Neighboring L.A. Democrats Trade Barbs Over Redistricting
In a rare fight between two Democratic members of Congress from Los Angeles, Rep. Brad Sherman on Friday accused Rep. Howard Berman of “stealing” the core of his district to shore up his political base at Sherman’s expense.
But Sherman’s aggressive lobbying against a proposed congressional map that would shift more than 170,000 Latinos from Berman’s San Fernando Valley district into Sherman’s appears to have backfired.
Instead of persuading state lawmakers to change the map, Sherman drew a stinging rebuke in Sacramento Friday night from a fellow Democrat who is a crucial player in deciding the final boundaries.
“He has made himself irrelevant,” said state Sen. Don Perata (D-Alameda), the chairman of the Senate Redistricting Committee. “He would like to have sort of a white-bread district and is having a real hard time understanding that the population of California is changing, particularly in Los Angeles and the San Fernando Valley.”
He called Sherman “as self-serving as anybody I’ve met.”
Berman, who has welcomed the new map of his own district, said he understood why Sherman might feel “a little nervous” about representing a new constituency, but believed his colleague could still be reelected.
“He should relax and enjoy it,” Berman said.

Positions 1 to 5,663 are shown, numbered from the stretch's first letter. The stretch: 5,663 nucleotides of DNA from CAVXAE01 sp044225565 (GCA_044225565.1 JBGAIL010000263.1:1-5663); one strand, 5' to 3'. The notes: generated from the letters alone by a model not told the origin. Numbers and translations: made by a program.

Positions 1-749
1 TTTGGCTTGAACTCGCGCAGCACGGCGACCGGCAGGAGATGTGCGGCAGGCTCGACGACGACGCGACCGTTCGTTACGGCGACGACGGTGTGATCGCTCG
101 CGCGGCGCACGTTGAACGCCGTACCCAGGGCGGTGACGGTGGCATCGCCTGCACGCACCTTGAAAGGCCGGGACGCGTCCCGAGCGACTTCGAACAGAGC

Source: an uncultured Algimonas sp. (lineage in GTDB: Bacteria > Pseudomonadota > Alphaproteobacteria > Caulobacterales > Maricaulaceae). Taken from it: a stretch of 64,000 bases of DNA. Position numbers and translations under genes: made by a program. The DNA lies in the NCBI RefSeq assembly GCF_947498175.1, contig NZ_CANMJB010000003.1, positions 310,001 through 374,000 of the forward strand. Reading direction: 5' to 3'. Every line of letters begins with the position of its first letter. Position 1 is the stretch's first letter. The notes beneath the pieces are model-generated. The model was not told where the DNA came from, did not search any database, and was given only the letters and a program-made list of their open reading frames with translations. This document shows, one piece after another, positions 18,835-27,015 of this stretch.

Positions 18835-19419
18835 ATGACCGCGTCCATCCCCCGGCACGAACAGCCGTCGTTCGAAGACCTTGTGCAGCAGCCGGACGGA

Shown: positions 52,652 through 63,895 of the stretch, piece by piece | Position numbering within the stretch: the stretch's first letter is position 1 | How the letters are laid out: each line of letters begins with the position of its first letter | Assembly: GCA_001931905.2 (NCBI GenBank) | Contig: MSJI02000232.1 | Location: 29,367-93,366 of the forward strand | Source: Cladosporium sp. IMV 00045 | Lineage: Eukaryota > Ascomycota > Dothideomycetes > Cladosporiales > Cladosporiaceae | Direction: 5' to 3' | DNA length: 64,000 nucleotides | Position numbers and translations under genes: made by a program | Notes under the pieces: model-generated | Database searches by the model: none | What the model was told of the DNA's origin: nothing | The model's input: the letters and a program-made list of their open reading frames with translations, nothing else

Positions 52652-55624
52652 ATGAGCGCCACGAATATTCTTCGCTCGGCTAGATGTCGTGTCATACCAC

The intraparty feud is part of the combat that erupts as politicians maneuver for advantage when lawmakers redraw congressional and state legislative maps. Redistricting takes place every 10 years to reflect population shifts in the U.S. census.
State lawmakers hope to reach agreement with Gov. Gray Davis this month on final maps that would take effect in the 2002 elections.
In Sherman’s case, it’s a struggle for political survival.
Under the plan proposed last week by leaders of the Legislature, he would lose a broad swath of largely white, non-Latino communities ranging from Sherman Oaks, where he lives, through Woodland Hills to Thousand Oaks and Malibu.
In their place, he would pick up from Berman the mainly Latino communities of Pacoima, Sylmar, San Fernando and other parts of the northeast Valley.
Berman, who lives in Mission Hills and is popular among Latinos, has long feared that the rapid growth of his district’s Latino population would enable a Latino challenger to oust him in a Democratic primary--a problem that Sherman could face under the new map.
The Latino population in Sherman’s new district would surge from 20% to 52%. But in Berman’s new district, which would curve into largely non-Latino areas of Studio City and the Hollywood Hills, the Latino population would plunge from 65% to 41%. Latino civil rights groups have threatened a court challenge to block the change, saying Latinos should keep their dominant voice in electing the member of Congress in Berman’s district, the 26th.
On the new map, Sherman’s home near the Ventura Freeway would be at the end of a thin finger jutting into Berman’s district. In an interview, Sherman called it a “stupid little stick” linking “my home in Sherman Oaks to Reseda.”